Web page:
Stereotype threat and college academic performance: A latent variables approach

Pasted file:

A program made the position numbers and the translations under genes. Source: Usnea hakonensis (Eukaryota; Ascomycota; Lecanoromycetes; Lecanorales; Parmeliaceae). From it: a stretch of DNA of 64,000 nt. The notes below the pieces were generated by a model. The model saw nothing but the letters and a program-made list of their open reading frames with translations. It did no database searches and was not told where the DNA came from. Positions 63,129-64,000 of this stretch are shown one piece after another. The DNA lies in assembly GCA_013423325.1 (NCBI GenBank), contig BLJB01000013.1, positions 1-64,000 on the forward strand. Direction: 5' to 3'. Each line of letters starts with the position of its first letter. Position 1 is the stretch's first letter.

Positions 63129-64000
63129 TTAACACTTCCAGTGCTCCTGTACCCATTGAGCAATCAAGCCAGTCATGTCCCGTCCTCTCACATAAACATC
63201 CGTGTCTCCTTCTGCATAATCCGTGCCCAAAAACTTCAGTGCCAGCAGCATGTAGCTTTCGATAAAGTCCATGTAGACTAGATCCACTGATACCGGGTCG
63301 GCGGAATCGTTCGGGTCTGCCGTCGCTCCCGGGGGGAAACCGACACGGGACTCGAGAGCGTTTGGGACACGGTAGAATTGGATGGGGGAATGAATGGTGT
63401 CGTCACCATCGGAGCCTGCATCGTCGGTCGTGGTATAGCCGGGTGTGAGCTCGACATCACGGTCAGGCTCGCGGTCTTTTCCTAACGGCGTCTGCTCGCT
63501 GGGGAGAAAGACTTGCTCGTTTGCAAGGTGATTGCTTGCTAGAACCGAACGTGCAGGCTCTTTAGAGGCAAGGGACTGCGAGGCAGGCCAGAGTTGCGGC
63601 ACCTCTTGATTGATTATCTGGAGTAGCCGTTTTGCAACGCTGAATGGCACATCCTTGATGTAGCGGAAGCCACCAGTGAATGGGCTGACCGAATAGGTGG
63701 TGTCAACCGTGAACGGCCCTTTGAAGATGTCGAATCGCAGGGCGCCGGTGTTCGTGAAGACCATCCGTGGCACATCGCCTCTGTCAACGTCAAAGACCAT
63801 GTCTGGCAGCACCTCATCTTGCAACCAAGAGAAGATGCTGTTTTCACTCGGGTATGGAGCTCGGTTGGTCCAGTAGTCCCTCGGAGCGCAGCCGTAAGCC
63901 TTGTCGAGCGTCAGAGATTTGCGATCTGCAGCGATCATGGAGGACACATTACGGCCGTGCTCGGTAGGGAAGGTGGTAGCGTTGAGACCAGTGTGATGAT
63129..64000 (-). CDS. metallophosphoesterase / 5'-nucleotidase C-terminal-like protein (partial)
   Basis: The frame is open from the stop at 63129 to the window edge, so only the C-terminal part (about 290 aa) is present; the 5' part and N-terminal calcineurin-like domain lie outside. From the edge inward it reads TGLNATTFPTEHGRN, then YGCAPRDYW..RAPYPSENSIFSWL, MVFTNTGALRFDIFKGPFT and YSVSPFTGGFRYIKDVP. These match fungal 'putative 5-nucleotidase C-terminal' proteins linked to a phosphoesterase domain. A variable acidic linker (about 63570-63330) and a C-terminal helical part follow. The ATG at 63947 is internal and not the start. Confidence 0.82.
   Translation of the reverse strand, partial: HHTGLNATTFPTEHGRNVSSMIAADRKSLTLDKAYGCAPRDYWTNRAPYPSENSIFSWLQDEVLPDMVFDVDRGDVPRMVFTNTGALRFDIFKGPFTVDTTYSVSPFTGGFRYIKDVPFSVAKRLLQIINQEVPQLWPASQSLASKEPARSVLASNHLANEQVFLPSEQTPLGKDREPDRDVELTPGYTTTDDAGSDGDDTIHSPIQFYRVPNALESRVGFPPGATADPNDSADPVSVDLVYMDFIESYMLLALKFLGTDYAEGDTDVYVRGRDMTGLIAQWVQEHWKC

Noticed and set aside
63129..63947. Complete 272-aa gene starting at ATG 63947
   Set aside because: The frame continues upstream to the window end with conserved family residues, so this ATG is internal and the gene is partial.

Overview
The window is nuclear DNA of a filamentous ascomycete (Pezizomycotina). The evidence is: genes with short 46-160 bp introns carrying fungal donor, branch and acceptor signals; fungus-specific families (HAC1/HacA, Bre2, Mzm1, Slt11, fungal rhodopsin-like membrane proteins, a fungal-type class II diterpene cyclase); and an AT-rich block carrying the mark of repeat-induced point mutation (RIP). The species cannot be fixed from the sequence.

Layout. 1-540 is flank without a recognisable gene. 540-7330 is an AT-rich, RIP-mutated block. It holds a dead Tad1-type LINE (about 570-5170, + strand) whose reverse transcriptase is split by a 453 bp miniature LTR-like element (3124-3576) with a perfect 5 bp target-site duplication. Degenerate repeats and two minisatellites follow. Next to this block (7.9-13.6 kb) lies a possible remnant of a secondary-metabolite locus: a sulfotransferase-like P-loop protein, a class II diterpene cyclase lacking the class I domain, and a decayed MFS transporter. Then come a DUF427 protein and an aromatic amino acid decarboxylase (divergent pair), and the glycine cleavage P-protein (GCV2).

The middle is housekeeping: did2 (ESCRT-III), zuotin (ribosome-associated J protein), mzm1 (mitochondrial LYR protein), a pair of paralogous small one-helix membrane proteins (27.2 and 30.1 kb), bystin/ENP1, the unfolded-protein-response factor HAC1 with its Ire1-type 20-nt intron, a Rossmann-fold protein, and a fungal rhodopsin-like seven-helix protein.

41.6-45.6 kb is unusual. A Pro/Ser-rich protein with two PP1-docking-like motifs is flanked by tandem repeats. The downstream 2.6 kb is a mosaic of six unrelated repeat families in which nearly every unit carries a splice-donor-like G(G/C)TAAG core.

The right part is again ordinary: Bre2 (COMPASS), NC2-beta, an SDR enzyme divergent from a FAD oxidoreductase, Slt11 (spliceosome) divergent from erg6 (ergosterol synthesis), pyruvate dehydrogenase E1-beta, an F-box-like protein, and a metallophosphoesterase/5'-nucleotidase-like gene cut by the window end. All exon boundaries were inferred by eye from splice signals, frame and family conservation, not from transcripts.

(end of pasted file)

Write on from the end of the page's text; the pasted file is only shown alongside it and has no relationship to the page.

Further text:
This paper investigated how multiple indicators of stereotype threat are associated with college academic performance using data from the National Longitudinal Survey of Freshmen (NLSF) (N = 2,565; 918 Blacks, 794 Hispanics, 853 Whites). Academic performance, measured by average GPA in the freshman/spring and sophomore/fall semesters, were related to measures of internalization (believing that valid negative stereotypes are self-descriptive), externalization (believing that invalid negative stereotypes are held by others), academic effort (interest and effort focused on academic performance), and academic performance burden (believing that ones academic performance reflects upon ones group). Findings from structural equation modeling (SEM) showed that externalization (common under stereotype threat) is associated with an increased academic performance burden for Hispanic and Black students. Moreover, this extra psychological burden was associated with poorer academic performance. Internalization was associated with a reduction in academic effort, which also predicted lower academic performance. Controlling for academic effort, however, produced a positive relationship between internalization and academic performance. This suggests that reduced academic effort plays a critical role linking internalization and poor academic performance. Findings also showed that externalization/internalization mechanisms were irrelevant for whites performance. Additionally, the two mechanisms did not appear to be distinct concepts for White students. These data attest to the importance of variables relevant to stereotype threat in real-world academic performance.